Against predictions by many Syria observers the high-level visit to Damascus on Monday by a Russian delegation led by Deputy Prime Minister Yuri Borisov and Minister of Foreign Affairs Sergey Lavrov did not present President Bashar Assad with a road map to finding a political solution to the country’s nine-year ordeal.
The delegation included political, military and economic officials and the short visit comes at a time when the Syrian economy is in freefall.
Instead, it appears that the two sides focused mainly on ways to increase Russian investments in Syria in a bid to challenge US sanctions; namely the Caesar Act, which went into effect last June.
Only then and under a new constitution can rebuilding begin. And there has to be accountability for the hundreds of thousands of killings that took place during the civil war. In addition, foreign troops and militias must leave Syria at one point and Russia’s military presence will have to be renegotiated by a new freely elected leadership
President Assad was quoted as saying that he wanted to expand business ties with Russia. According to local media the two sides plan to boost trade ties and will review energy, mining and power projects.
In a press conference Lavrov, who was on his first visit to the Syrian capital in eight years, said that Syria needed international help to rebuild its economy.
There was little mention of the stalled work of the Constitutional Committee, which concluded a third round of talks last month with no progress.
Russia’s military intervention in Syria in 2015 has helped Assad turn the tide and recapture about 80 percent of territories that were under the control of various rebel groups. In return Moscow was rewarded with an airbase and a naval base and recently it was revealed that Assad had given the Russians additional maritime access.
But Russia is not alone in Syria, even though it has the most leverage over the Assad.
Turkish interference in Syria
Turkey, which played a controversial role in aiding and enabling extremists, both foreign and domestic, has a strategic foothold along Syria’s northern borders and has created a buffer zone that extends east of the Euphrates into Syrian Kurdish areas. It continues to support extremist groups in the rebel held province of Idlib.
President Vladimir Putin was able to convince his Turkish counterpart, Recep Tayyip Erdogan, to run joint patrols in parts of northern Syria.
Iranian backed militias, including Hezbollah, are also active in and around Damascus and Israel has been consistent in targeting arms depots and personnel with Moscow looking the other way.
And the United States has moved troops into the oil-rich northeast close to areas under the control of the Syrian Democratic Forces (SDF), a secular alliance led by Syrian Kurds that wants self-rule.
While the fighting has stopped on almost all fronts there is currently a stalemate with the Syria failing to “liberate” Idlib or force US and Turkish troops out.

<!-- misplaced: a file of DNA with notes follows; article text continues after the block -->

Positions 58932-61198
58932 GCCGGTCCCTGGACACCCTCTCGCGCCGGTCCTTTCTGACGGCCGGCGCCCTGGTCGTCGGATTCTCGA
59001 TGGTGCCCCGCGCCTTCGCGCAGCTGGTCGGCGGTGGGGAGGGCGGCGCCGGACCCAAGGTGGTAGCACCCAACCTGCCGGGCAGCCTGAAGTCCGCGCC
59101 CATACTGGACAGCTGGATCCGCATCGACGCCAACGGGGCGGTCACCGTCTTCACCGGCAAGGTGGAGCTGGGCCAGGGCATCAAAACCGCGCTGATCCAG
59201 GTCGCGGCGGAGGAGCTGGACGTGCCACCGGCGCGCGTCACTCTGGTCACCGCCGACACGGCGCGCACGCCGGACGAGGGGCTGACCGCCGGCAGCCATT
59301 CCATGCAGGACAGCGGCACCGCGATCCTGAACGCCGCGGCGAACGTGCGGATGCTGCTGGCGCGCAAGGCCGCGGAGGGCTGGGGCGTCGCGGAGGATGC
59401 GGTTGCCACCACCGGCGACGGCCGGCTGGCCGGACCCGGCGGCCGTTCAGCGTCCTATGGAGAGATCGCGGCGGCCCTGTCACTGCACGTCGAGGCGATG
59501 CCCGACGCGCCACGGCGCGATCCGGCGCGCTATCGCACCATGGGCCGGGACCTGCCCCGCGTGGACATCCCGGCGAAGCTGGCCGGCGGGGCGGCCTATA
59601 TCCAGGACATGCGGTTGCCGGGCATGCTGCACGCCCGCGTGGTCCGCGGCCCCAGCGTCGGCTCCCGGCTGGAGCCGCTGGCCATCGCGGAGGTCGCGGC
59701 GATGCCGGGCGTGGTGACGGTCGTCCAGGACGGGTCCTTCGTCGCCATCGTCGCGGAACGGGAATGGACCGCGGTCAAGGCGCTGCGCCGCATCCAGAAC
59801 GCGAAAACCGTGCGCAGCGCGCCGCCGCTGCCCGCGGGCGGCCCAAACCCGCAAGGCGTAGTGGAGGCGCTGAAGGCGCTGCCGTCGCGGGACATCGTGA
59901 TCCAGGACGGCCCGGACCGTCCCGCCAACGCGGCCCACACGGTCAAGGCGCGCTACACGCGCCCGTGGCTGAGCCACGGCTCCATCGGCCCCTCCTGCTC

Lavrov has said that Russia and Turkey do not want a repeat of the Iraq scenario in Syria. But in reality the Syrian situation is relatively much worse. More than 6.2 million Syrians have been internally displaced with an additional 5.6 million taking refuge elsewhere.
There are tens of thousands of Syrians in prisons; a large number of which have been listed as missing. Allegations of massacres and extrajudicial executions are yet to be investigated.
Entire cities and towns have been partially or completely destroyed. With a total of 35,691 damaged structures, Aleppo, Syria’s economic hub and second largest city, comes first in terms of damage count. It has been estimated that rebuilding the country would cost somewhere in the neighborhood of $200 billion.
Rebuilding Syria is a huge task
But regardless of the effect of the Caesar Act, Russia alone cannot lead the mission of rebuilding Syria. And without a change, through a peaceful political process, as indicated in UN Security Council resolution 2254 of 2015, no international funds will be allocated for rebuilding.
Russia has backed political initiatives through the Astana and Sochi processes but it has failed to put real pressure on Assad to produce results through national dialogue and the Constitutional Committee. Instead, Syria now says that presidential elections will be held next year even if the committee has not produced a new constitution.
The reality is Syria will continue to bleed and suffer unless a political settlement is reached; one that triggers a long process of national healing.
Only then and under a new constitution can rebuilding begin. And there has to be accountability for the hundreds of thousands of killings that took place during the civil war. In addition, foreign troops and militias must leave Syria at one point and Russia’s military presence will have to be renegotiated by a new freely elected leadership.
Moscow must choose between preserving Assad who has lost credibility, committed atrocities and is wasting time in endless and futile negotiations and between saving Syria and its territorial unity and sovereignty.
The latest Russian visit may have shown solidarity with Assad but it is unlikely to stop the slow collapse of the economy.
Osama Al Sharif is a journalist and political commentator based in Amman.